Here are some things you can do to help your kids to start forming a selling mindset:
When they ask for something from you, ask them “Convince me why I should do that for you?” or “Make me a deal?” (Hopefully, they can come up with creative answers).
If you have more than one child and they start arguing, get them to start negotiating to resolve the issue rather than just shouting at each other.
Ask them why they believe certain companies are so successful. For example, why do people pay so much for an iPhone compared to other phones despite the functions being very similar? By getting them to understand why some companies are successful it will help them to understand the ‘buyer’ and this will support them when it comes to selling.
Whenever there is a problem, get them to think of ways in which they can solve it. It doesn’t matter how crazy the idea is - it’s all about them looking for solutions to problems as that is a large part of selling. I remember talking to my eldest daughter about cows giving off methane which was bad for the environment, she came up with the idea of attaching a little battery pack to the cow so every time the cow farted, it would spin a wheel and charge the battery - whilst not reducing methane, it was ensuring it had some positive benefit.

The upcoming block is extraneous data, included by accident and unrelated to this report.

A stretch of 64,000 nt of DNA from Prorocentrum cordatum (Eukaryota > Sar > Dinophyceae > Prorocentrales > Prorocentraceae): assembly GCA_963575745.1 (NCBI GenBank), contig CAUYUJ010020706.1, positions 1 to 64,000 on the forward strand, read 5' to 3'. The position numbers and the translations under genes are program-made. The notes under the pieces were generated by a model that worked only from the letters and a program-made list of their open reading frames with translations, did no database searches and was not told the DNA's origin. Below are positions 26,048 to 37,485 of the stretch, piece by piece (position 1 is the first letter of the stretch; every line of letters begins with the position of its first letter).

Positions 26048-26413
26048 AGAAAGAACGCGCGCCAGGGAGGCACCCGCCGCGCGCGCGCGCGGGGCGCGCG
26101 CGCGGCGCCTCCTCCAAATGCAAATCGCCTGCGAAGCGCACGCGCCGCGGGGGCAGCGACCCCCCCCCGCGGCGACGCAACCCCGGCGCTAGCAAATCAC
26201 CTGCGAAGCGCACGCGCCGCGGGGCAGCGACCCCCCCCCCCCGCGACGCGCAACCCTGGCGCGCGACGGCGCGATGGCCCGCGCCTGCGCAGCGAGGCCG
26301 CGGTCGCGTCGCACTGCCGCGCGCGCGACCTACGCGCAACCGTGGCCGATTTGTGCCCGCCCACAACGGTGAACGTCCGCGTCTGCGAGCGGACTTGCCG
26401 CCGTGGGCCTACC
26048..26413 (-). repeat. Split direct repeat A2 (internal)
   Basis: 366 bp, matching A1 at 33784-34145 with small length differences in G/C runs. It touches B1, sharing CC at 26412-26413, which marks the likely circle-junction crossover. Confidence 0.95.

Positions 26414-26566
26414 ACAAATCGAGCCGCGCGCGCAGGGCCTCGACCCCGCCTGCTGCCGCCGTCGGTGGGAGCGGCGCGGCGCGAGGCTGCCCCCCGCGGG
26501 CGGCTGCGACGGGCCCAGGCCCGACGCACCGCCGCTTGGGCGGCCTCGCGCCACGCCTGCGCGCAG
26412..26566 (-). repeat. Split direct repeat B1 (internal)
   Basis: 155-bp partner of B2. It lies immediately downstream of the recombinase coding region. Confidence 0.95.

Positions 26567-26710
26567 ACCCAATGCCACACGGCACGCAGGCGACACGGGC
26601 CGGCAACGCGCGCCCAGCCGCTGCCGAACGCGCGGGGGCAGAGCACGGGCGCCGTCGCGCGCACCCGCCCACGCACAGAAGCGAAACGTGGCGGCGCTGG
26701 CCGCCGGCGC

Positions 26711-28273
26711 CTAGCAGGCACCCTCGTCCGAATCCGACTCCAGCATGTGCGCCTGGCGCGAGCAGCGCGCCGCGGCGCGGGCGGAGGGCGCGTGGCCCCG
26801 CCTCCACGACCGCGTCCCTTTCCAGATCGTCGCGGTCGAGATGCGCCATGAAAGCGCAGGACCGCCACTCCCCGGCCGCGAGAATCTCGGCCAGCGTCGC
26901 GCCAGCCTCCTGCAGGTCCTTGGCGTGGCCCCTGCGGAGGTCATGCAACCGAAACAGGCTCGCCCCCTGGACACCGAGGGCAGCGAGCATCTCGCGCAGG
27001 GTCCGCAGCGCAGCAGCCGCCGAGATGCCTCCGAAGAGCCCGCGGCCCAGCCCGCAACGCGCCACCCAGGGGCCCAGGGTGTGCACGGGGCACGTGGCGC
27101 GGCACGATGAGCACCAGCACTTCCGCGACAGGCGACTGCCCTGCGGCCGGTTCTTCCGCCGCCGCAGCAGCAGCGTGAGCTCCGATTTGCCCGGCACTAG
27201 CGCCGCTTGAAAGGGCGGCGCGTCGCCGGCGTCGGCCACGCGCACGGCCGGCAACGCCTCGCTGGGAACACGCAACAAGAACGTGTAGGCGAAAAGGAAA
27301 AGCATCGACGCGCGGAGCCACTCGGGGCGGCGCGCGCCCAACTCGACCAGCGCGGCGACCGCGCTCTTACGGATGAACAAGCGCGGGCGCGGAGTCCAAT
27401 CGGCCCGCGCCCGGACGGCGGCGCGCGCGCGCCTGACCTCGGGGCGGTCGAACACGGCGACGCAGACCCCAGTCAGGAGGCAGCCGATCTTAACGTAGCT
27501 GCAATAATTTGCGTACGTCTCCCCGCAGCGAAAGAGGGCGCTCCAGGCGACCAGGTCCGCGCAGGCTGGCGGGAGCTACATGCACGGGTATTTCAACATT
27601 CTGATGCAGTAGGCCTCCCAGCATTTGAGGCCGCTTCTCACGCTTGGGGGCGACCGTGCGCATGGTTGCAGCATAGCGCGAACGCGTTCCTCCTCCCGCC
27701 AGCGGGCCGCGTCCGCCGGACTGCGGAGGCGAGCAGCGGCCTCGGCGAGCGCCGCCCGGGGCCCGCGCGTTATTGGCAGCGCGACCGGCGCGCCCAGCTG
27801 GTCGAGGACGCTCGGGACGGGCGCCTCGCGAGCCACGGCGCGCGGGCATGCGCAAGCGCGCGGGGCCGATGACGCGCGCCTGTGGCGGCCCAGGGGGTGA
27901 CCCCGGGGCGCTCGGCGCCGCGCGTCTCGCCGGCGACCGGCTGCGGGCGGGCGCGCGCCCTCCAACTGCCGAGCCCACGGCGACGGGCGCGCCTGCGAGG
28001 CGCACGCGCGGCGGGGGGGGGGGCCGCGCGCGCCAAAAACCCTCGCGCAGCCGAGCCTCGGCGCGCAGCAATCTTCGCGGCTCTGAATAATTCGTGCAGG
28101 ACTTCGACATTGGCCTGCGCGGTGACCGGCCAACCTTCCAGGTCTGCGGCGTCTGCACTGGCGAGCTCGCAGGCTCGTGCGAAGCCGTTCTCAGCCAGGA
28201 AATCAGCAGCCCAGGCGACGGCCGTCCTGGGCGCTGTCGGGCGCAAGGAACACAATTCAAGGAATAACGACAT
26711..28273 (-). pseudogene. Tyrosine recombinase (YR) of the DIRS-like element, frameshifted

Whilst the above helps kids start to form a selling mindset, the best way to learn is through the experience of actually selling. I love that the Scouts often get their members to sell cookies as they learn this important skill.
I encourage all parents to talk to their kids about starting their own mini-business. There are many different ideas - you can find 5 different ideas here. You can also read to your kids the story ‘Boba becomes a Billionaire’, which is all about a young girl building a business, to encourage them to start their own business.
Example of a real-life child seller
One story I heard recently was about a 12-year-old in Canada who went to his neighbours and offered to rake the leaves from their driveway in the autumn. The best thing was that he offered the service in advance of autumn, i.e. planned ahead and got a commitment. Once he had a number of his neighbours signed up, he outsourced the work to his friends. His role was collecting the money and quality control. As he was collecting the money for the leaves, he asked the neighbours if they would like their driveway cleared from snow in the winter.
I have no idea how well his boy is doing in school but I’m confident he will do well in life due to his ability to sell.
Selling is a skill which can be taught and, give your kids a massive advantage in life.
It can help kids get jobs and promotions later in life. It can help them start their own business. These can each help them earn more which can help them become financially healthy and wealthy.
It’s not just about selling, it’s also about building relationships, problem-solving and dealing with rejection.
“If you want your kids to excel, help them learn to sell!”
Thanks for reading!